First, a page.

This post was written by Francisco J. Quintana (Legal Intern from Universidad Torcuato Di Tella) and Paula Avila Guillen (Institute Associate) of the O’Neill Institute for National and Global Health Law. Any questions or comments about this post can be directed to firstname.lastname@example.org or email@example.com.
In October 2012, Uruguay became one of the few Latin American countries to decriminalize abortion outside the frame of specific exceptions (such as rape and the risk of maternal death), by sanctioning a new law, which amended the Criminal Code. Besides Uruguay, only Cuba and Guyana have decriminalized abortion in the Latin America region. The Uruguayan law, which came into effect last December, waives criminal penalties for abortion in the first 12 weeks of gestation, with certain procedural requirements, and in the first 14 weeks of gestation in the cases of rape. Moreover, the law abolishes all criminal penalties, regardless of the timing of the abortion in the cases when the fetus is severely malformed, or when the mother’s life is threatened.
The new law was highly controversial in a deeply Catholic Latin American country. Latin American countries have some of the most restrictive abortion policies in the world. Several countries, such as Chile, El Salvador, and Nicaragua have absolute bans on abortion.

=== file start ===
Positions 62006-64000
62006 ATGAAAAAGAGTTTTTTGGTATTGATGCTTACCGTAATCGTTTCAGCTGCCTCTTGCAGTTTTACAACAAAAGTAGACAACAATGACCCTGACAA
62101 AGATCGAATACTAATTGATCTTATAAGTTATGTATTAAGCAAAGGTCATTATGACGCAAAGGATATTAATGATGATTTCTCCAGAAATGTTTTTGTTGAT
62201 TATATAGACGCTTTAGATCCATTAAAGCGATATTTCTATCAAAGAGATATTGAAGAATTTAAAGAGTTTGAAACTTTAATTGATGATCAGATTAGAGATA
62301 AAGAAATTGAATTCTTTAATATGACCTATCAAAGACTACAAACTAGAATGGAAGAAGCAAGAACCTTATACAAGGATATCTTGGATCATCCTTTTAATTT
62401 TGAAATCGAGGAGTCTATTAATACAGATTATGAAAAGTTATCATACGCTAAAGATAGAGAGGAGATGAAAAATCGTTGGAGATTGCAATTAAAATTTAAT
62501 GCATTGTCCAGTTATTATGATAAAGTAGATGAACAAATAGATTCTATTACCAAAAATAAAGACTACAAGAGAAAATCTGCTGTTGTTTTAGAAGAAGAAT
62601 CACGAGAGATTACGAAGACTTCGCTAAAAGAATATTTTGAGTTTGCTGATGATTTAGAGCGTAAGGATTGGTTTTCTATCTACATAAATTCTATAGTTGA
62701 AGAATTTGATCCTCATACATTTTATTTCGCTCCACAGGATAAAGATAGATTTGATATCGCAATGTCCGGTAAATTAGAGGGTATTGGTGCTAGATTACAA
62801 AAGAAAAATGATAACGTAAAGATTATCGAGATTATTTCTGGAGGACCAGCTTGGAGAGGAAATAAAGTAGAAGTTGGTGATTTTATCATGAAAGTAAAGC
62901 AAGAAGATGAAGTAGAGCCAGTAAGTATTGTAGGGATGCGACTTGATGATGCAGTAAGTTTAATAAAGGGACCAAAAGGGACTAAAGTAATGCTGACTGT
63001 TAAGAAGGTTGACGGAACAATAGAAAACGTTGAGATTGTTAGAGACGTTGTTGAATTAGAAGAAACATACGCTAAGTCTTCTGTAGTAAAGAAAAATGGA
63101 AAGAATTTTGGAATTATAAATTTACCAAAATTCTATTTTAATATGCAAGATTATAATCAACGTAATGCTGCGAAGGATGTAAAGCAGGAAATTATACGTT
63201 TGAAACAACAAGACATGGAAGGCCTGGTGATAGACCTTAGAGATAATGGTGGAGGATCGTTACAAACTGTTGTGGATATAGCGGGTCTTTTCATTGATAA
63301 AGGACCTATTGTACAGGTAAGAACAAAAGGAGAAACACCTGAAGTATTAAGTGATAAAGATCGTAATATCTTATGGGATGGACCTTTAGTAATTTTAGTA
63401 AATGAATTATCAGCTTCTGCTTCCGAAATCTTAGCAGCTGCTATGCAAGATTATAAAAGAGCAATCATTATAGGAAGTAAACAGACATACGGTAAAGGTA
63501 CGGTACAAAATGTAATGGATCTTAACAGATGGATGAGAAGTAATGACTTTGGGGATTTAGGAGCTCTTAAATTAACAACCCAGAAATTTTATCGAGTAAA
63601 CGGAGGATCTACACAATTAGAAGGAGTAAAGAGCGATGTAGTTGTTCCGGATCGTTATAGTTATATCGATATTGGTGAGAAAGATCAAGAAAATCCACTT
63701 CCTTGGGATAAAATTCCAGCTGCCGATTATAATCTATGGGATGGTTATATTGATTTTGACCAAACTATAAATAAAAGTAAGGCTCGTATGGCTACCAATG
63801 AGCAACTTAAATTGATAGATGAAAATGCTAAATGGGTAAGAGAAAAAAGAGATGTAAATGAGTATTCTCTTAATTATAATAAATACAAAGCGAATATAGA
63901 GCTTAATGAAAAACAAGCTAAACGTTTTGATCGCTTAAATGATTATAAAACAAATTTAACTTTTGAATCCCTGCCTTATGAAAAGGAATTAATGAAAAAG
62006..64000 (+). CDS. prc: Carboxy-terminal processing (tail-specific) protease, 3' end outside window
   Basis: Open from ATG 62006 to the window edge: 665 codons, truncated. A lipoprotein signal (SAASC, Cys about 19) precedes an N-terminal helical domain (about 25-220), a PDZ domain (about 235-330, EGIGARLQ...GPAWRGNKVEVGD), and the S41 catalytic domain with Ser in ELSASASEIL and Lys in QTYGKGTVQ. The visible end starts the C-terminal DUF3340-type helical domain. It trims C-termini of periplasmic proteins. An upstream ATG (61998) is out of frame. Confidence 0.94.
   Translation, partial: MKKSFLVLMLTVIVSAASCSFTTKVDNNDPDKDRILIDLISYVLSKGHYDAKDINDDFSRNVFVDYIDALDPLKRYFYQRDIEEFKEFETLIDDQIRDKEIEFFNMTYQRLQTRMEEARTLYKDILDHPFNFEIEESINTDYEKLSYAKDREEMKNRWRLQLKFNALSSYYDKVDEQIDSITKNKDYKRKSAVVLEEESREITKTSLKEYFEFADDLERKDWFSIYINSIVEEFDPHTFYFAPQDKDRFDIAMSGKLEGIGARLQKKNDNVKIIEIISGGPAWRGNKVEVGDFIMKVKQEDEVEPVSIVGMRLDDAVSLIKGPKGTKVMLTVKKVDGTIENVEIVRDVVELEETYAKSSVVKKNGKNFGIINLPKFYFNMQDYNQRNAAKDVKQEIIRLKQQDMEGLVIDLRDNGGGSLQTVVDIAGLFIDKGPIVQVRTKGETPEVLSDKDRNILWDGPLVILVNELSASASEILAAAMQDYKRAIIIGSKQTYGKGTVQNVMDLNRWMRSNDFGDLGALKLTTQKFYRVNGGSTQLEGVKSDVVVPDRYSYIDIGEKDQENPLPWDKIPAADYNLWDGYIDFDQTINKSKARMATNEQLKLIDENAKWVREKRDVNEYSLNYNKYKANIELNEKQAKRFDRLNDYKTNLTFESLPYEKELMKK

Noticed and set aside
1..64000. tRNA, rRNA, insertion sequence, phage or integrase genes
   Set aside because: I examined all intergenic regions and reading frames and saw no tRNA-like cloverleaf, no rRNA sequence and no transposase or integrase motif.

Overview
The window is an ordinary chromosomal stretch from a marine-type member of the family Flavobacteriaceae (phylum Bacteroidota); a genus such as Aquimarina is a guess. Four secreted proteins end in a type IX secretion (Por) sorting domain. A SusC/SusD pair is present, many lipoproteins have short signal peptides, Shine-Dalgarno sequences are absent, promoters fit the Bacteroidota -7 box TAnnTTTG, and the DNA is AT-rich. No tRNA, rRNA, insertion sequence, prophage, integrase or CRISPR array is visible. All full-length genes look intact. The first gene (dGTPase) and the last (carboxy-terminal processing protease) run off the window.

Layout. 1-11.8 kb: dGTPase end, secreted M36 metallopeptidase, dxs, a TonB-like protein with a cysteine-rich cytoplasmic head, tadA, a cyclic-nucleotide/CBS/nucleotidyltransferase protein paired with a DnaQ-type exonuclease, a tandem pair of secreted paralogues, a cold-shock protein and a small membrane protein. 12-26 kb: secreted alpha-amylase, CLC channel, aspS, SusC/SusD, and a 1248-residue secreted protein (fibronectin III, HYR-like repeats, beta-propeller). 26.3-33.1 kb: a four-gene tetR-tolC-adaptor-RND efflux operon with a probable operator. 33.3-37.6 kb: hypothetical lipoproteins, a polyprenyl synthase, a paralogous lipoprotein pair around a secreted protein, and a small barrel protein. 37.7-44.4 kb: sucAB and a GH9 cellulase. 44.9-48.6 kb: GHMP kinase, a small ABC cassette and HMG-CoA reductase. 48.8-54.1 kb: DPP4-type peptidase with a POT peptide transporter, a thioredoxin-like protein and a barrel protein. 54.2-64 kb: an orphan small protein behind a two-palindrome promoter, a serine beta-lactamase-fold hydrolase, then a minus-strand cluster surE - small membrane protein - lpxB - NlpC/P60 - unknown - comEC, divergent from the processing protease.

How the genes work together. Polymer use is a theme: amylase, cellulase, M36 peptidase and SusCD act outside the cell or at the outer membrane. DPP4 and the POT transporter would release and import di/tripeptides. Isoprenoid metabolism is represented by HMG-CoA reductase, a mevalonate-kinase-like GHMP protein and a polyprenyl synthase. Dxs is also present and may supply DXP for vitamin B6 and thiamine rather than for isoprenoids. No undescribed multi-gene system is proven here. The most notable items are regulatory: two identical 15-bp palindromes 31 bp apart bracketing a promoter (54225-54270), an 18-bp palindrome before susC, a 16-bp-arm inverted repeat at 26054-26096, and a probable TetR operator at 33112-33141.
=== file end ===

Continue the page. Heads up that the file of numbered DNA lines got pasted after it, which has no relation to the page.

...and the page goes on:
Article 325 of the former Criminal Code (modified by the recently sanctioned law) stated that a woman who causes her own miscarriage, or consents to undergo an abortion performed by another person, is subject to three to nine months’ imprisonment. Additionally, former Article 328 stated that punishment would be waived if the abortion was performed by a physician with the woman’s consent and if performed (a) to save the honor of the woman, that of the wife, or that of a relative; (b) in cases of rape; (c) for serious health reasons; (d) or in cases of economic hardship. Apart from the exemption of punishment in cases where health of the pregnant woman was seriously endangered, all other cases required the abortion to be performed during the first trimester.
In 1985, the first legislative project to decriminalize abortion was submitted. That project spurred a series of legislative initiatives for decriminalization. This cycle was supposed to end with the approval of the Sexual and Reproductive Health Law on November 11, 2008. Its Chapter II regulated the voluntary termination of pregnancy. Nevertheless, this bill was vetoed by then President Tabaré Vázquez. The veto was widely criticized. It was argued that the arguments used in the veto were imprecise and generic, based on false assumptions and disregarded international obligations assumed by Uruguay to respect and guarantee the human rights of women.
This time, the Uruguayan Senate approved the bill by 17 to 14 votes and the Uruguayan Congress did so by an even narrower 50-49 vote. Unlike its predecessor, current President José Mujica signed the bill, as he had promised during his presidential campaign.
The Uruguayan sanitary authorities intend that abortions take place within the own homes of the women, through the use of misoprostol and mifepristone. This is similar to the requirements for abortions in Mexico City, where abortion was decriminalized in 2007. The will of the woman will be respected, but priority will be given to the home abortion over surgical procedures.